Kansas State has played two P5 opponents, Stanford and Oklahoma State, and has allowed an average of 19 points in those two games. The Wildcats have had a lot of success at stopping the run all season, but they’ve proven over the last two games against Nevada and Oklahoma State that they are susceptible to the pass, allowing an average of 320 passing yards per game to Nevada QB Carson Strong and OSU QB Spencer Sanders.

Can Oklahoma’s offense take a step forward and blister the Cats with the passing game? Can the Sooners hang more than 20 in Manhattan?

Oklahoma has lost its last two against K-State and has no reason not to be dialed in and fired up to play the Cats. However, they’ll need to surpass their season scoring average against P5 teams to win the game. And they’ll need to do a lot more than that to erase the questions floating around the offense this season.



For all the good that has come out of Manhattan this season, including impressive wins over two good nonconference foes in Stanford and Nevada, the passing offense has been a nightmare. K-State currently ranks dead last in the Big 12 with 643 passing yards, 2 passing touchdowns, and 4 interceptions. To clarify, those stats are bad, bad, and bad.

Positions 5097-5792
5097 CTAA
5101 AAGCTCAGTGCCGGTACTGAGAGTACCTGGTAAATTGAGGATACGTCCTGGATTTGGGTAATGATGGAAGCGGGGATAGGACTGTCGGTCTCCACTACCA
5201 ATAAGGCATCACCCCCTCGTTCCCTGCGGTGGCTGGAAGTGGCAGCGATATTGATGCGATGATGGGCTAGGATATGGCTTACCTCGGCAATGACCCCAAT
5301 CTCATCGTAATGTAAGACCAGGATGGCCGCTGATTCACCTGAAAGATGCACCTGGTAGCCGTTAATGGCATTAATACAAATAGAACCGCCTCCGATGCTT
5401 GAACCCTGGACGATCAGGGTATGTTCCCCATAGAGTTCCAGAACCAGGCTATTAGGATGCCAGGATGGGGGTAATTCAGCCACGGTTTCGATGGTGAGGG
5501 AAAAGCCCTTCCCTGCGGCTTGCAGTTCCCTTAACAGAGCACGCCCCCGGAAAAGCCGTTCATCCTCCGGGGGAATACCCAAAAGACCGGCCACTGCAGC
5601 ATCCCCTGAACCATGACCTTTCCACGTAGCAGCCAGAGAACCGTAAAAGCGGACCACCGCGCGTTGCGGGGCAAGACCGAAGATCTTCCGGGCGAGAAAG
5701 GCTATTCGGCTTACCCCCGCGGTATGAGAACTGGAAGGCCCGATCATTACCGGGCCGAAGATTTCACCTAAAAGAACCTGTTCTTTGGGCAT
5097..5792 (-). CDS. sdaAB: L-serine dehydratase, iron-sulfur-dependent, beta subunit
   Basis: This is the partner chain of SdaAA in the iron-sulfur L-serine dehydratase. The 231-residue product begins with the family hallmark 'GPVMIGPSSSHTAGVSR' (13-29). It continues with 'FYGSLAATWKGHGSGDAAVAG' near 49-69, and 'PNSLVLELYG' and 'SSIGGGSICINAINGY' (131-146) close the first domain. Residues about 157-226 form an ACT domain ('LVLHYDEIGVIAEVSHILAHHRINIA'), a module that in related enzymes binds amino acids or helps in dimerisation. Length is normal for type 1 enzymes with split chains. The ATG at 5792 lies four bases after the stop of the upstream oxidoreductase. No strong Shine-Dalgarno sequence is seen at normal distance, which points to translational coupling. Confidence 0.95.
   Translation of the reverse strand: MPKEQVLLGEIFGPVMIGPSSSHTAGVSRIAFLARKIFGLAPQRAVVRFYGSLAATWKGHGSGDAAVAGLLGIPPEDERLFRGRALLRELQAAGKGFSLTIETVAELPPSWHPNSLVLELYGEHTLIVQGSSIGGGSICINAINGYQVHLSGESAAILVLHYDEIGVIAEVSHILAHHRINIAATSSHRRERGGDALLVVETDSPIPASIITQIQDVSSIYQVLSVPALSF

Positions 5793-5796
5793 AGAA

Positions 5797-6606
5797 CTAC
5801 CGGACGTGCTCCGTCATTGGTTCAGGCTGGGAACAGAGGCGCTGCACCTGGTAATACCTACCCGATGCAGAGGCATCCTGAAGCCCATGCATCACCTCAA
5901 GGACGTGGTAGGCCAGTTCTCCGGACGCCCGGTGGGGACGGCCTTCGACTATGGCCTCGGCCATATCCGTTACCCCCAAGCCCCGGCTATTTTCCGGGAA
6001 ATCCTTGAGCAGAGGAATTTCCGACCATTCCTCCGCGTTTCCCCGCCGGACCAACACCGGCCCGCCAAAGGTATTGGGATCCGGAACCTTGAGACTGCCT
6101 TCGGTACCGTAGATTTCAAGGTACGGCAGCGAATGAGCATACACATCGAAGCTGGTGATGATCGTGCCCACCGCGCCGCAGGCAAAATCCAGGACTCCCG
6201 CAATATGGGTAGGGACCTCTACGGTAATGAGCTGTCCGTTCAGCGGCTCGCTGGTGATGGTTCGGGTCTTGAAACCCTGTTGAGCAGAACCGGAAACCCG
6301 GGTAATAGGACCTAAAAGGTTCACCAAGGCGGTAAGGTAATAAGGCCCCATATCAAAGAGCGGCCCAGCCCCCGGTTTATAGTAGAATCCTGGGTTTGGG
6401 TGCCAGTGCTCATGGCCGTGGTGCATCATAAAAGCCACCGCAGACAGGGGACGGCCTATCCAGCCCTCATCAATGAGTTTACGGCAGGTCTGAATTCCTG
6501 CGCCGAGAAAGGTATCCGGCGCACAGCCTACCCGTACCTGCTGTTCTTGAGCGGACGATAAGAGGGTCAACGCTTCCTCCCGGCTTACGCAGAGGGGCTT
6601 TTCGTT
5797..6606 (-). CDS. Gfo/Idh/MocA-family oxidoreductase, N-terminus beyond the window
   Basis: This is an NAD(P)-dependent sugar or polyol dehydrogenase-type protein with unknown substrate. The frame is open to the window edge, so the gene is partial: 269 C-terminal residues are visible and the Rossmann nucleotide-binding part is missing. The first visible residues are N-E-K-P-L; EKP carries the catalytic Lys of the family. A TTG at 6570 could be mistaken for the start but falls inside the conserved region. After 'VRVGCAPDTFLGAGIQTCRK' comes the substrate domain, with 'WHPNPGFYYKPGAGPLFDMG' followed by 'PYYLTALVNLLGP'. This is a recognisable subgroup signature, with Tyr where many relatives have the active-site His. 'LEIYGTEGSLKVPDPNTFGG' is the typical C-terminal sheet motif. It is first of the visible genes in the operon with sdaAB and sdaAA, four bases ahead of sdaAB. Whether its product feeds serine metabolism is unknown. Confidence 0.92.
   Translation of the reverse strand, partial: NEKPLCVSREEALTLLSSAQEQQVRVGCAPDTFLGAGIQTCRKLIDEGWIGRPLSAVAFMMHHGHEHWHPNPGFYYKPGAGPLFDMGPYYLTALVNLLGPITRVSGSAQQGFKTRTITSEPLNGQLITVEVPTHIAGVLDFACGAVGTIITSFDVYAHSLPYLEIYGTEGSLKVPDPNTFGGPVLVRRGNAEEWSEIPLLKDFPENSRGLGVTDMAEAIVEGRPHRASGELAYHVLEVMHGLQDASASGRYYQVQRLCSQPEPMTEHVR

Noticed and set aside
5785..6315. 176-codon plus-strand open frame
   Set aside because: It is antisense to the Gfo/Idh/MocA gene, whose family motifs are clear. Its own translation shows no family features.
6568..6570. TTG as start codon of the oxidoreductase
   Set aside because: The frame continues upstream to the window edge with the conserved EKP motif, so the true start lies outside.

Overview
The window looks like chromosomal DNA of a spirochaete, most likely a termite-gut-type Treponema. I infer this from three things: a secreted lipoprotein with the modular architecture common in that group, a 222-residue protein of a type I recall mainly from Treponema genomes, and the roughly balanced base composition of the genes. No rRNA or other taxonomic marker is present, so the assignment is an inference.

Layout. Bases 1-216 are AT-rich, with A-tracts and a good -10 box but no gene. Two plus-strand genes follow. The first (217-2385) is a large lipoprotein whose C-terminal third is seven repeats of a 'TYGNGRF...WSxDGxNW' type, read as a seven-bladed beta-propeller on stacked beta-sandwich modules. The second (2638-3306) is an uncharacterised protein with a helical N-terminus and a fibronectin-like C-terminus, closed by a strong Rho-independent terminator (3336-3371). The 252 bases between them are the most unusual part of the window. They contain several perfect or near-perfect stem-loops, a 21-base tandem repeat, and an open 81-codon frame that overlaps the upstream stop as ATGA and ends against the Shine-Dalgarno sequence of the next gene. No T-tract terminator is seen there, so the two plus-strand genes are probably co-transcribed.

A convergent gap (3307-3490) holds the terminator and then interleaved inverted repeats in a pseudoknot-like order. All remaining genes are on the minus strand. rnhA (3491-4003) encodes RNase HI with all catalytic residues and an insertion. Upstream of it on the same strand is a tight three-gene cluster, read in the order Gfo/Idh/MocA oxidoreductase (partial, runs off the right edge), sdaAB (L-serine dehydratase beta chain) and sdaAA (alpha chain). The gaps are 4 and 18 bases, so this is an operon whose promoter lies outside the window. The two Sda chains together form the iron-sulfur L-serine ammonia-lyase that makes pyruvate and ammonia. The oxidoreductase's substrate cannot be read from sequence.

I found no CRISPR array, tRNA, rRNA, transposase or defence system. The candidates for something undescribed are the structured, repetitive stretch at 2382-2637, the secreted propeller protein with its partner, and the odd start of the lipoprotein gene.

Sure, the Cats have been missing their starting quarterback, Skylar Thompson, for the majority of the season (roughly 2.75 games), but it’s not as if Thompson was exactly on a passing tear when he went down.

Moreover, while even K-State’s QB2, Will Howard, got banged up against Oklahoma State forcing the Cats to roll with QB3 Jaren Lewis for most of the game, the quarterbacking isn’t the Cats’ biggest concern at all. Again, quarterbacking is not even close to the Cats’ biggest concern in the passing game.

The primary problem with K-State’s passing game has been the wide receiving corps’ inability to create separation and/or catch 50/50 passes – passes where the receiver and the defender have roughly the same opportunity to make a play.

Against Oklahoma State, K-State’s best passing play on the day happened when Lewis miraculously eluded a sure sack and tossed the ball out to Deuce Vaughn who was standing near the line of scrimmage, and then Vaughn did the Deuce is loose things for 55 yards to score a touchdown.

Meanwhile, Oklahoma State broke up five passes that probably should’ve been caught by KSU receivers and intercepted another on a bad throw by Lewis. All in all, while there were a few bad passes against OSU by KSU’s QBs, most of them were catchable.

In the fourth quarter against Nevada, K-State’s offensive line simply took over the game as the Cats ran the ball down the Wolf Pack’s throat for 21 unanswered points. The Cats can run the ball and run the ball well.

However, the Oklahoma State game proved that K-State’s receivers have got to start catching passes in order for anyone to respect KSU’s passing game. Once a team becomes one-dimensional on offense, they quickly become dimensionless as defenses sell out to stop the teams’ only viable threat.